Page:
Department of Global Public Health and Primary Care
history of medicine lecture

The history of a concept: the epidemiological transition

IGS’ first General Meeting of 2019 opened with an inaugural lecture by newly appointed Associate Professor in the History of Medicine, Magnus Vollset.

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Vollset selected the Epidemiological Transition as his theme, and, as he expected that this concept to be familiar to many in the audience, he said that one of the roles of Medical Historians is to highlight the unfamiliar in the familiar!

Abdel Omran first defined the term in 1971, although according to Vollset, the roots of the idea extend back to the 14th century and Arab philosophers. However, Omran’s seminal paper helped to make medical knowledge relevant to global agendas and global organisations, such as the UN. With his description of the stages of development for societies, Omran built on insights from demography to make medical insights relevant to the growing concerns about population control and overpopulation. The fear of a “population bomb” was entangled with concerns about economic development. Omran argued that more economically developed societies naturally had lower birth rates and invested more in things such as health systems to ensure better health and longevity, and that similar investments in poorer countries would ensure smaller family sizes becoming a cultural norm also there.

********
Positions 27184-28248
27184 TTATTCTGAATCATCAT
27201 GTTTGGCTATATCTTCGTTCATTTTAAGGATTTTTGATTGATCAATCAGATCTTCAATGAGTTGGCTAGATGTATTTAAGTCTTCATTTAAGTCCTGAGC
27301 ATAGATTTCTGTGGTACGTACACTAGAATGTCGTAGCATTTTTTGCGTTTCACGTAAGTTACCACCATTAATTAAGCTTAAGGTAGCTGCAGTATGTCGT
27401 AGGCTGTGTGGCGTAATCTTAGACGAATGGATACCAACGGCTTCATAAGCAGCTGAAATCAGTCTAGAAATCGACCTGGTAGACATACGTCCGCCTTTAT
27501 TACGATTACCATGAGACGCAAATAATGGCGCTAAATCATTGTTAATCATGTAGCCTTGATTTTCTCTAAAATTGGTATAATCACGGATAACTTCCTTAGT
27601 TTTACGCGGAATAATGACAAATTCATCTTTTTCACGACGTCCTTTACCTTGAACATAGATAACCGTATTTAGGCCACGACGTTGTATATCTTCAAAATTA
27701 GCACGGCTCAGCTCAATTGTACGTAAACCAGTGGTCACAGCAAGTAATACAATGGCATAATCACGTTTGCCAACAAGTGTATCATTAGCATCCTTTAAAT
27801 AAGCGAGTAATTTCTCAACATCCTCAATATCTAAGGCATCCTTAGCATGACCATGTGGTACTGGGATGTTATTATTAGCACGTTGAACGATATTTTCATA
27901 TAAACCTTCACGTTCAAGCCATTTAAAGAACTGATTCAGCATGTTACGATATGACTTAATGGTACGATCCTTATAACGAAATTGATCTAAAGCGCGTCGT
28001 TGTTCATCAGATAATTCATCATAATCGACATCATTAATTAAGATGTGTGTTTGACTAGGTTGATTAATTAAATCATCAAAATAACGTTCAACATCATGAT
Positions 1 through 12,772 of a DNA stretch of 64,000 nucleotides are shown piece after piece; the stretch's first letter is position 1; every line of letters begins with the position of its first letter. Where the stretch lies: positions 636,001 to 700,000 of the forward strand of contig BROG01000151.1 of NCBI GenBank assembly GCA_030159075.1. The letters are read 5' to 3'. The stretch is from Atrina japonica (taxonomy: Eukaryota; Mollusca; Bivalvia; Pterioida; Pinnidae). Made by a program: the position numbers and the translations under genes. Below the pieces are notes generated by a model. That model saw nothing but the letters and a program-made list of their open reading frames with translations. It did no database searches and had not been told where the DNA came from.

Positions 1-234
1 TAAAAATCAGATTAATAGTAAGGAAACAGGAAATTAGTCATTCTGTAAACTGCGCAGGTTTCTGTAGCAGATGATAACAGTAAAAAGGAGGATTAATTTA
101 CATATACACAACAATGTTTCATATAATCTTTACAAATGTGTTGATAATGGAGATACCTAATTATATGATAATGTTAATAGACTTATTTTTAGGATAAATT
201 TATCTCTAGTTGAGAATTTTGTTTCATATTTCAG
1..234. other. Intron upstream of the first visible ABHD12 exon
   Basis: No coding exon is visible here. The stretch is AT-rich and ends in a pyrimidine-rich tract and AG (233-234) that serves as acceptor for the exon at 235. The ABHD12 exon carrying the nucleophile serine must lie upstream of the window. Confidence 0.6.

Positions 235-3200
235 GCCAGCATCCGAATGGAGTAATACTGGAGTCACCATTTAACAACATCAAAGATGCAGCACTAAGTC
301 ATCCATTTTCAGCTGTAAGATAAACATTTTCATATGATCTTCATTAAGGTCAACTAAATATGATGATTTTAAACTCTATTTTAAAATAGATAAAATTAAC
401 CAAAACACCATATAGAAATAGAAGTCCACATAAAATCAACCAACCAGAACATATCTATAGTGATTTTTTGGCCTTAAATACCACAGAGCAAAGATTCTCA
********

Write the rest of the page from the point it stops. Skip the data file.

Vollset traced the impact of Omran’s theory through the population control discussions by global organisations such as WHO and the World Bank in the last decades of the 20th century. He also showed how the HIV epidemic and the decline in life expectancy after the collapse of the USSR rattled the idea that the past was a sufficient guide to the future. Finally, he underlined that interdisciplinary approaches are needed address the global challenges we face today.

There is a guest lecture next Friday, 25 January, that will address one concrete example of an epidemiological transition: “the Lost War on Heart Disease”. All are welcome!